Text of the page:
"Why is Jesus getting such bad P.R.?" was the headline that caught my eye. Written by Charita Goshay and distributed by the Gatehouse News Service in April of this year, the article under that caption makes about as much sense as anything I've read in a while.
Goshay begins her piece with a reference to the Hutaree militia. The group's web site said the private army was "preparing for the end-time battles to keep the testimony of Jesus Christ alive." From there, she begins to muse.
"Maybe it's because he can't be trademarked, but Jesus is misused a lot these days and for causes that bear little resemblance to his mission.
"Does someone who Christians believe walked on water and rose from the dead really need 'help' from Midwesterners running around the woods in tiger-stripe fatigues? What kind of deity needs defending anyway?
"From Pat Robertson to the Vatican fiasco to the Hutaree, Jesus can't seem to get a break.
"Even people who couldn't pick Jesus out in a lineup know better than to believe that the members of the Westboro Baptist Church are representative of the faith.
"Giving whole new meaning to 'Bible thumping,' the Rev. Fred Phelps and his cult spend virtually all their time, energy and money to inform us that God hates America, soldiers, and gays."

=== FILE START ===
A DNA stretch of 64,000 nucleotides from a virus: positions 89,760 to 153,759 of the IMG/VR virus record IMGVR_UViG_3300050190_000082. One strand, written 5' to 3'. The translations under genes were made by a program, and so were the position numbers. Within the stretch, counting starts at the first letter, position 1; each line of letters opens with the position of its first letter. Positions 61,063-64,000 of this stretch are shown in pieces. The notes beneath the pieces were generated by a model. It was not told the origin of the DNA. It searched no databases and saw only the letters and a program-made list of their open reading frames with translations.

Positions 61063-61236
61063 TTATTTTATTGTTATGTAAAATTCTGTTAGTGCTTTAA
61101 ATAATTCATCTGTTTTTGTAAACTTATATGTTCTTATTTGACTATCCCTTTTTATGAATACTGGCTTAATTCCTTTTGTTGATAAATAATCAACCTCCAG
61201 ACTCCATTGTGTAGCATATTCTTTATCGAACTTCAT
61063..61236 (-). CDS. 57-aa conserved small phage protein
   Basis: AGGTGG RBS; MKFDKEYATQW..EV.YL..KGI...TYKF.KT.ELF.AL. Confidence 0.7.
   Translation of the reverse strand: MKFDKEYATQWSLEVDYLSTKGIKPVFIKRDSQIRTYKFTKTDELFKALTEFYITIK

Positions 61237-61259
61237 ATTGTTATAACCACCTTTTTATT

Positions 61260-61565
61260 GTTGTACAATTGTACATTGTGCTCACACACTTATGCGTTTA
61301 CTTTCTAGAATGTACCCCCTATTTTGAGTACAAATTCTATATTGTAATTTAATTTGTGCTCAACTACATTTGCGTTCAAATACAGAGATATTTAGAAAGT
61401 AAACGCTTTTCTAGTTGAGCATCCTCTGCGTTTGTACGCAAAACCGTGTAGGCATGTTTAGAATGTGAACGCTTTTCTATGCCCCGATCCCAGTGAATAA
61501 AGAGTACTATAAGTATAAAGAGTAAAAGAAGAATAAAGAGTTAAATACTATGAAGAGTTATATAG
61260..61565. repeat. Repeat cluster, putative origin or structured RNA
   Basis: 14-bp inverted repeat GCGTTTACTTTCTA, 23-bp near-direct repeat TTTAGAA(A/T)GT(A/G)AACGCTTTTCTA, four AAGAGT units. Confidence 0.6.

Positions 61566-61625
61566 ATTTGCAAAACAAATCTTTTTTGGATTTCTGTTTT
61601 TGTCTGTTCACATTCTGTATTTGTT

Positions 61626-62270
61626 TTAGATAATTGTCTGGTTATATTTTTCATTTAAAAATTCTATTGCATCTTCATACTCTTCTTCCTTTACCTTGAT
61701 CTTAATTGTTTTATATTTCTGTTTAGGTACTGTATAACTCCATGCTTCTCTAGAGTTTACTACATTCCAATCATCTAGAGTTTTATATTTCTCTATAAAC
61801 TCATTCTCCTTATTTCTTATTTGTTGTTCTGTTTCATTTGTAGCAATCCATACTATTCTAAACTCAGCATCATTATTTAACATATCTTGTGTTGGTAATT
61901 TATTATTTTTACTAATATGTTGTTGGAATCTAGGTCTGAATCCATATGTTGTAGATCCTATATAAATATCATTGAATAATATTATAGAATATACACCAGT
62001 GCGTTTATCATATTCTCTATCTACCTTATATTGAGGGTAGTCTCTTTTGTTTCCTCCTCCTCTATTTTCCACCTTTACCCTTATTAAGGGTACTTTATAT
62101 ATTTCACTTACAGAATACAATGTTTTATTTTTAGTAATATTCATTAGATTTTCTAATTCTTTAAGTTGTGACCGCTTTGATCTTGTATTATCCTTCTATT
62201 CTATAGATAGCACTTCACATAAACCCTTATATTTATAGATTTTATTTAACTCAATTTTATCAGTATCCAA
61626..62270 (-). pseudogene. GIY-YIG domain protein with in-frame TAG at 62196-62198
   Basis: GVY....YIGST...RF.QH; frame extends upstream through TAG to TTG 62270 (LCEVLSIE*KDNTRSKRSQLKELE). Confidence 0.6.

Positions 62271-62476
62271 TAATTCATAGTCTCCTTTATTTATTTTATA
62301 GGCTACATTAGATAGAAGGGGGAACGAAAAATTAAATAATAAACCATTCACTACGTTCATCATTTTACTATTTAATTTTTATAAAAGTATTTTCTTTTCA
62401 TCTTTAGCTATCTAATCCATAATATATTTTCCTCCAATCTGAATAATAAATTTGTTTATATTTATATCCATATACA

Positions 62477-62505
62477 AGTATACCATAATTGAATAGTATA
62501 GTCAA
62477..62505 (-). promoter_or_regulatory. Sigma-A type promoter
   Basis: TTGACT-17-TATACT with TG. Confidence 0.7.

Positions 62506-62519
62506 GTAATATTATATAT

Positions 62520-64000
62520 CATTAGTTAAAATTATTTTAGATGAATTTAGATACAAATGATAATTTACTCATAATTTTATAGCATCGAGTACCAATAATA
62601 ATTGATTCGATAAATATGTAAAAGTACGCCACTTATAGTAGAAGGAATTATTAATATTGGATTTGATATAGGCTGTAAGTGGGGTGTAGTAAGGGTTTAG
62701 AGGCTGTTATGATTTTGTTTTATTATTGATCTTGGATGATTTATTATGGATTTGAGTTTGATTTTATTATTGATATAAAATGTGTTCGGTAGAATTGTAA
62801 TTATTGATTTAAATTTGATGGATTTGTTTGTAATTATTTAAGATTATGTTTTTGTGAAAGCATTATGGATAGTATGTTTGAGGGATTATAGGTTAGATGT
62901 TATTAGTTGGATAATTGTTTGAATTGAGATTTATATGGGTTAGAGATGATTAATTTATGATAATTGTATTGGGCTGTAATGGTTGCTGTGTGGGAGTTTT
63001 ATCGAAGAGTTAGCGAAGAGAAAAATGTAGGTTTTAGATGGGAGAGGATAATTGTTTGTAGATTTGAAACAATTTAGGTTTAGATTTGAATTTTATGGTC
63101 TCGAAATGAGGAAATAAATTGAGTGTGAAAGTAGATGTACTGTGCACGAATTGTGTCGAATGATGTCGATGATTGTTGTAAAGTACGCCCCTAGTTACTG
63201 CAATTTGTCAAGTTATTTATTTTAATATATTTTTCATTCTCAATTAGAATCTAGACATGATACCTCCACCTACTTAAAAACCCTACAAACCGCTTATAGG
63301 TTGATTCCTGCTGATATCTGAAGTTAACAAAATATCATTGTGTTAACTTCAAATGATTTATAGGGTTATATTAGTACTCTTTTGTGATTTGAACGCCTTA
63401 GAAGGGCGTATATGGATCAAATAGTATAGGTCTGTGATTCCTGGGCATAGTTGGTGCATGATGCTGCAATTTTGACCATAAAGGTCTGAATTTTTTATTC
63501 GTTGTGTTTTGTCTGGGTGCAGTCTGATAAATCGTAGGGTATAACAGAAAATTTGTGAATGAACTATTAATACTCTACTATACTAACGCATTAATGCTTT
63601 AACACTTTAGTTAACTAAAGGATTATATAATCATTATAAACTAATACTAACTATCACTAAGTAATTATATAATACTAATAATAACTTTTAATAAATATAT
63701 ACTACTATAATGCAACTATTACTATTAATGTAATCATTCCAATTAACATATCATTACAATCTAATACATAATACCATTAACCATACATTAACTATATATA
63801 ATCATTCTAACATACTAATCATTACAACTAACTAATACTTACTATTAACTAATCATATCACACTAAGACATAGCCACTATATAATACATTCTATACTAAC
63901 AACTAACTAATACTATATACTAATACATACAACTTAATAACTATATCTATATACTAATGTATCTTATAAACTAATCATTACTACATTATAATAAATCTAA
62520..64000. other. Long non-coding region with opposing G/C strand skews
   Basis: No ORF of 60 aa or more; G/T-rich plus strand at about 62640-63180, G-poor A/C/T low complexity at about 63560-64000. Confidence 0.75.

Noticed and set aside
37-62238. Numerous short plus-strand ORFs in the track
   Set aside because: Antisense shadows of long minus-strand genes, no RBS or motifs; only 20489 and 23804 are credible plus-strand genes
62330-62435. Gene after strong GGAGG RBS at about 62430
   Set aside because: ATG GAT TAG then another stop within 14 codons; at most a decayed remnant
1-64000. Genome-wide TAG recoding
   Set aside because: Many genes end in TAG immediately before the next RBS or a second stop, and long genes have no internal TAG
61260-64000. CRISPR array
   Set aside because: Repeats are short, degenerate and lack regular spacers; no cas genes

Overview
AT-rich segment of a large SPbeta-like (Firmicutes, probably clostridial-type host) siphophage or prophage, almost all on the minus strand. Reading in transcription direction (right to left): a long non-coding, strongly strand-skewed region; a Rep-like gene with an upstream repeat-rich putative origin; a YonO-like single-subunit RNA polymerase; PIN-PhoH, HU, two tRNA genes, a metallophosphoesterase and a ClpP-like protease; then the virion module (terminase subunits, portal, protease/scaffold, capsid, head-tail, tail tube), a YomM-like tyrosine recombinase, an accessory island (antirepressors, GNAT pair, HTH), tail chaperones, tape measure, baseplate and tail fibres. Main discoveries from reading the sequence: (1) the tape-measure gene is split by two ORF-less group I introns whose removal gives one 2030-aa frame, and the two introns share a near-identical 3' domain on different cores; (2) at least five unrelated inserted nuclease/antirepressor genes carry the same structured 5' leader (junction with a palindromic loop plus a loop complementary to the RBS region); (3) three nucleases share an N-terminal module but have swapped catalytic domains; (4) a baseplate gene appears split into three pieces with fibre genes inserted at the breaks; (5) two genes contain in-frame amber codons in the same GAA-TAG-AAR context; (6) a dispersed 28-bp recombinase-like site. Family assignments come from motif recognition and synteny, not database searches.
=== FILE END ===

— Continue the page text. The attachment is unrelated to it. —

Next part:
What Ms. Goshay says is what everyone knows. People since the first century have had to form their impressions of Jesus through those of us who say we know him, follow him, and represent him in the world. And that can be scary.
Someone who experiences a racist church or homophobic preacher assumes something about Jesus. Another who reads a headline about "Christian militia" or clergy raiding church funds may distrust him. And someone who gets close enough to a church to be failed by one or abused by it may curse him.
Ms. Goshay's article makes a positive point, though, by telling the story of Sam LaBarba and his deep involvement in helping immigrants and ex-convicts find their way in new, strange environments. When he died recently, a community of believers in Canton, Ohio, knew they had lost a P.R. agent for Jesus.
"To his last days, he went as far as his wheelchair would take him to preach the gospel in ways that made Jesus' words more than just talk."
To the degree that you can turn Jesus words into "more than just talk" today, you are providing the sort of priceless P.R. he has been lacking of late.
Rubel Shelly has preached for the Woodmont Hills Church of Christ in Nashville since 1978. During that time, he has also taught at David Lipscomb University and Vanderbilt University School of Medicine. He is the author of more than 20 books, including several which have been translated into languages such as Korean, Japanese, Portuguese, Italian, French, and Russian. He is married to the former Myra Shappley, and they are the parents of three children: Mrs. David (Michelle) Arms, Tim, and Tom. To contact Rubel or to subscribe to his newsletter, Fax of Life, send email to faxOfLife@woodmont.org